Even though Indonesia’s natural gas reserves is not the largest in the world, in 2004, Indonesia was the world’s largest exporter of LNG with an export of 1.2 trillion cubic feet or 21 percent of the total world export (BP Statistical review, 2004), the majority were exported to Japan, South Korea, and Taiwan. In 2004, Indonesia produced 2.66 trillion cubic feet of natural gas, while the national consumption is 1.31 trillion cubic feet. From the graphic, we could see that the disparity of Indonesia’s natural gas production and consumption is more than enough to cover national consumption if the government has started to largely shift from oil to natural gas. In addition, the effort to shift natural gas toward national uses as a substitute for the declining in oil production; should be followed by larger natural gas exploration activities in order to maintain its LNG export level. However, the plan to shift from oil to natural gas has impediments on limited natural gas infrastructure for transmission and distribution network that should be constructed by the government.

3.2.1 Cheaper and cleaner energy for industry and home uses
The usage of liquid natural gas (LNG) in Indonesia as energy sources for household and industrial is still low compared to neighbouring countries. In Malaysia, around 5 percent of people are consuming LNG, and in Thailand the number of people using LNG is around 2 percent. Meanwhile, in Indonesia only around 0.5 percent of citizens are consuming LNG, or about one million tons of LNG per year. More economical, through simple and rough calculation, Indonesia will no longer need to import kerosene to supply household and industrial sectors if the government successful on the energy conversion program from oil to LNG. For instance, Indonesia’s consumption on LNG in 2004 is equal to 1.31 trillion cubic feet and the production is 2.66 trillion cubic feet, thus the disparity between production and consumption is 1.35 trillion cubic feet. If we converted this disparity to kerosene, it equals to 38,227,742,910 kiloliters of kerosene. Assume that the disparity of available production is not exported; it will be more than enough to cover annually gasoline consumption that in 2005 is equal to 62,061,438 kilolitres. In addition, natural gas is source of energy that has low carbon dioxide emission, by shifting from using oil to natural gas Indonesia will contribute in reducing climate change effect in the world.

3.3. Geothermal

3.3.1 Renewable Energy Resources
As country that located on the ring of fire zone, Indonesia has a large amount of available geothermal energy resources. The ring of fire that is a line where many volcanos located on it is passed about 20% area of Indonesia. These volcanoes produce geothermal energy. However, as energy resources, geothermal has some limitations. First, geothermal energy is commonly use for generating electricity, since the heat from the geothermal sources cannot be transported to other site that far away from the heat source, so it requires the electrical power plant to be developed on-site. Second, from the economic point of view, the development of geothermal power plant requires high investment of capital, however, once the power plant installed its variable and marginal cost are quite low.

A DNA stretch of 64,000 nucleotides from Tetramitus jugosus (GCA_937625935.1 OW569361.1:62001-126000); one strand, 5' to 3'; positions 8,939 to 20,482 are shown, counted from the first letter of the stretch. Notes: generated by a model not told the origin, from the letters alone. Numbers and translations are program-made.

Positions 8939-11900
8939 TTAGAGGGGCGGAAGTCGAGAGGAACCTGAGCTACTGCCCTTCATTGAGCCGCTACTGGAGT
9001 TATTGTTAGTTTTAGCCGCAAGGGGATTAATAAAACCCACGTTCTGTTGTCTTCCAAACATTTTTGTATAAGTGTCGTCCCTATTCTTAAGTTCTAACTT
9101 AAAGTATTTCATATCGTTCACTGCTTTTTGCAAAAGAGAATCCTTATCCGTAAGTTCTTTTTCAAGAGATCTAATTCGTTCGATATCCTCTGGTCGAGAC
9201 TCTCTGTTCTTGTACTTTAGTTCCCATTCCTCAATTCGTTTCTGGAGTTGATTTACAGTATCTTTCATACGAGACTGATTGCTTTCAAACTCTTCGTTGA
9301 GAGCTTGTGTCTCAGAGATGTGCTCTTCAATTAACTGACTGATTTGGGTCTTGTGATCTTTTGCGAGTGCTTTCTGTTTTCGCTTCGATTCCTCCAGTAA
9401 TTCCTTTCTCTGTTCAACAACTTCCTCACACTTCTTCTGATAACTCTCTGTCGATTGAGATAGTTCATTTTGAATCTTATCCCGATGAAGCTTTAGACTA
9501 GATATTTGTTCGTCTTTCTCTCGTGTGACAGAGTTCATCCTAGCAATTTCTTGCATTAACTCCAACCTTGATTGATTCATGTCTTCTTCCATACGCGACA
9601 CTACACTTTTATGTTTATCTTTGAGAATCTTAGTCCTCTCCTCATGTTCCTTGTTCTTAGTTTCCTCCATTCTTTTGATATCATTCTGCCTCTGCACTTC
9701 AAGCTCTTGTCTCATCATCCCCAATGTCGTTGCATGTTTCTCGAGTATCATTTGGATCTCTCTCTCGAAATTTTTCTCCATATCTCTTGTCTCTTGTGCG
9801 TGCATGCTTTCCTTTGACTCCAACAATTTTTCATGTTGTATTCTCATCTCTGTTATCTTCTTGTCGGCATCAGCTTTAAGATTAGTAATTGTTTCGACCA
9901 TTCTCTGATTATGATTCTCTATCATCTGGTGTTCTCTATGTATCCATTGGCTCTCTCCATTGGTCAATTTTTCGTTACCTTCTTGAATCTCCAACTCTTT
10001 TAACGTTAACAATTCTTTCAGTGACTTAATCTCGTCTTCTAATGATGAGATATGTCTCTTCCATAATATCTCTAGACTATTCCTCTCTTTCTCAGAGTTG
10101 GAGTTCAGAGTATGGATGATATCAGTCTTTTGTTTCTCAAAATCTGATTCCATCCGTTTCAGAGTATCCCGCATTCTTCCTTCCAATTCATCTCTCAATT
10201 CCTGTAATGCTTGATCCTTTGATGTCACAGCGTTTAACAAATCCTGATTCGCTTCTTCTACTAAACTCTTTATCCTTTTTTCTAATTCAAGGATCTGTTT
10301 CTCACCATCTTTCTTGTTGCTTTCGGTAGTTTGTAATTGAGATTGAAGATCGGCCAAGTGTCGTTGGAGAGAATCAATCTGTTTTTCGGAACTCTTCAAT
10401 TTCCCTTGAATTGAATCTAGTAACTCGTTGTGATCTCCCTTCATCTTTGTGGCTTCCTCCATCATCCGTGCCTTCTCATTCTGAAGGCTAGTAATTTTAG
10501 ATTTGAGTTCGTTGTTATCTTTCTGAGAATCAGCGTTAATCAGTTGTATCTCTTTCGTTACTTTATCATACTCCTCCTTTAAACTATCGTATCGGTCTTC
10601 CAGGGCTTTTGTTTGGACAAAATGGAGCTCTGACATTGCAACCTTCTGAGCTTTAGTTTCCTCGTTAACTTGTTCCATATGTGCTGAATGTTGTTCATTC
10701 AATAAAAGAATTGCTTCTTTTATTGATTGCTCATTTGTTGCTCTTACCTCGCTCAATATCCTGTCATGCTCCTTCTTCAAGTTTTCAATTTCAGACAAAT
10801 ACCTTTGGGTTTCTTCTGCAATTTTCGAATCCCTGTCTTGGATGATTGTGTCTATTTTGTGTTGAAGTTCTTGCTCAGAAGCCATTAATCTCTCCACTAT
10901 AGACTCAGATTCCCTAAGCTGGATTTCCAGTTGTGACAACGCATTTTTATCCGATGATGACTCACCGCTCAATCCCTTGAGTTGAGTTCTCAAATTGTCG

3.3.2. High potential reserves for power plant energy sources
According to Pertamina (2007), a state-owned oil company, Indonesia’s potential reserves of geothermal energy is about 20,000 MW or equivalent to 9 billion barrels of oil, it almost a one third of the worlds geothermal resources. Almost half of this potential, which is 8,000 MW, is located in Java and Bali, the most populous islands with the highest demand for electricity. From geological surveys that have been carried out on 214 locations Pertamina confirmed that from the total potential reserves, about 2,245 MW is proven reserves and total probable and possible proven reserves is 7,165 MW. In this context, if the government of Indonesia could maximize this geothermal potential reserves and able to install power plants on those potential sites, about 9 billion barrels of oil can be saved by the government.

4. Conclusion

Based on above discussion, the government of Indonesia should reform the country’s energy sector. Indonesian energy sector has been consuming large amount of oil as the main energy resources in inefficient ways. By addressing alternative energy policy, the government of Indonesia will force national plan to shift from oil to natural gas and geothermal energy to be realized in a shorter time. Finally, this policy is expected to prevent Indonesia from oil crisis that had happened many times in the past.